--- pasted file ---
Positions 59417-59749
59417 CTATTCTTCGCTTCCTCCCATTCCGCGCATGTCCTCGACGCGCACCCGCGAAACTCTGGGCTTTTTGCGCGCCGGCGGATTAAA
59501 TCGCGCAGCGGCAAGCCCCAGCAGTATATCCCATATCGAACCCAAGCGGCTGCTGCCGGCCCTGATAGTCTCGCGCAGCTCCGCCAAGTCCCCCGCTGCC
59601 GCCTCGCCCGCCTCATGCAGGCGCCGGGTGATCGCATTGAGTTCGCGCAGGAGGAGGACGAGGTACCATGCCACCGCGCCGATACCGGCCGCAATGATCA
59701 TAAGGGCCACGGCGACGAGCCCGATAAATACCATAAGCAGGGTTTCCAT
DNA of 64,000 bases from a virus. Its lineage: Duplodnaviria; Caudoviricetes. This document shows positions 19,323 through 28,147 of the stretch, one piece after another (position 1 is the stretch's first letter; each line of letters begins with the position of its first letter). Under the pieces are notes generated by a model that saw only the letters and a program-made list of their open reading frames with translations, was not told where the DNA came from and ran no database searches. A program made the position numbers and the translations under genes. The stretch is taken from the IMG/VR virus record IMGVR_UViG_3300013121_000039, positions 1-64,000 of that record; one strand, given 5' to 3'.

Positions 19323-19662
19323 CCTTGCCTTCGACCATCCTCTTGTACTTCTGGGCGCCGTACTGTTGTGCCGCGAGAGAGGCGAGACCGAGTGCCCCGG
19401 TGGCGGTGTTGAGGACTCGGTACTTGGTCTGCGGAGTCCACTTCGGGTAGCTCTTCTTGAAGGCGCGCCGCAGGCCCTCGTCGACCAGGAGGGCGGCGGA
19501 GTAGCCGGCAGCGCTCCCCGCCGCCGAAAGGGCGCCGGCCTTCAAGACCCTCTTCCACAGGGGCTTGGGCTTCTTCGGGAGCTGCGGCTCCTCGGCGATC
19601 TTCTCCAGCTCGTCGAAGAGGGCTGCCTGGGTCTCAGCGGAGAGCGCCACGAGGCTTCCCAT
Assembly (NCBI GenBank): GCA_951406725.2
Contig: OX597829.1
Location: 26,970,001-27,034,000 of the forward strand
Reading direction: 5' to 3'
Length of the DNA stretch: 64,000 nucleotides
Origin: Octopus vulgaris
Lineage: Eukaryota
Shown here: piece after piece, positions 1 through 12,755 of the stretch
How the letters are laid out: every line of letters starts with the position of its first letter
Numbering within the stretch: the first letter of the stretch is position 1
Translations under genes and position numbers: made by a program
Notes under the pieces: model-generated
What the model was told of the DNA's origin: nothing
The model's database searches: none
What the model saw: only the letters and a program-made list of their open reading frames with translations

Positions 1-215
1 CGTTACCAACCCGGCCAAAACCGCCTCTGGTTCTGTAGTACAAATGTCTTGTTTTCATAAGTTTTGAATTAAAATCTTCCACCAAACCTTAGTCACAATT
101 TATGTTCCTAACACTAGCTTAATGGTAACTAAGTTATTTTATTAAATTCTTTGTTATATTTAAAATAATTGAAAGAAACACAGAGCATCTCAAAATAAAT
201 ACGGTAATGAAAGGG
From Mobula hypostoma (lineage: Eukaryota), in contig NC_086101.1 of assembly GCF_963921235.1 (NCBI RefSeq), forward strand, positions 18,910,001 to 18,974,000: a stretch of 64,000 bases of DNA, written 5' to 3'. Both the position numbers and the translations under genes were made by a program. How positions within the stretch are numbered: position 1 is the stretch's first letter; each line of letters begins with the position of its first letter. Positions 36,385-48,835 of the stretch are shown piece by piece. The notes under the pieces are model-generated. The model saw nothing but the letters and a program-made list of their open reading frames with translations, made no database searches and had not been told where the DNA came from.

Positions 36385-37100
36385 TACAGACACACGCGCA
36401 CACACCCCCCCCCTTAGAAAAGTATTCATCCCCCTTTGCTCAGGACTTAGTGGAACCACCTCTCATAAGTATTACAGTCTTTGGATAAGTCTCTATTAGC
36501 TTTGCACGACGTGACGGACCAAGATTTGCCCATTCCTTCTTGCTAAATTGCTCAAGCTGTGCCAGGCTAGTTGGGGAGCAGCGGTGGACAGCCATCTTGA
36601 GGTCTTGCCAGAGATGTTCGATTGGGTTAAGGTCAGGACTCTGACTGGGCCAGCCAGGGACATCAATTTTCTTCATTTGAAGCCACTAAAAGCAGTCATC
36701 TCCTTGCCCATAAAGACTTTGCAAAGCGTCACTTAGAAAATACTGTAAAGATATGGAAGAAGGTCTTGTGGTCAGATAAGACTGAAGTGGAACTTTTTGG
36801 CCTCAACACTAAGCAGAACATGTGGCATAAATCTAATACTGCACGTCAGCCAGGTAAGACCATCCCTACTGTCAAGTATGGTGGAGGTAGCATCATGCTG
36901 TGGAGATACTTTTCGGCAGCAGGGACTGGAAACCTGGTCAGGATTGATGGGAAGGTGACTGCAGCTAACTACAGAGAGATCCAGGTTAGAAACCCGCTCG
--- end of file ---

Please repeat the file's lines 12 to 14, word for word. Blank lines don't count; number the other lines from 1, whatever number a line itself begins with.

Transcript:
Assembly (NCBI GenBank): GCA_951406725.2
Contig: OX597829.1
Location: 26,970,001-27,034,000 of the forward strand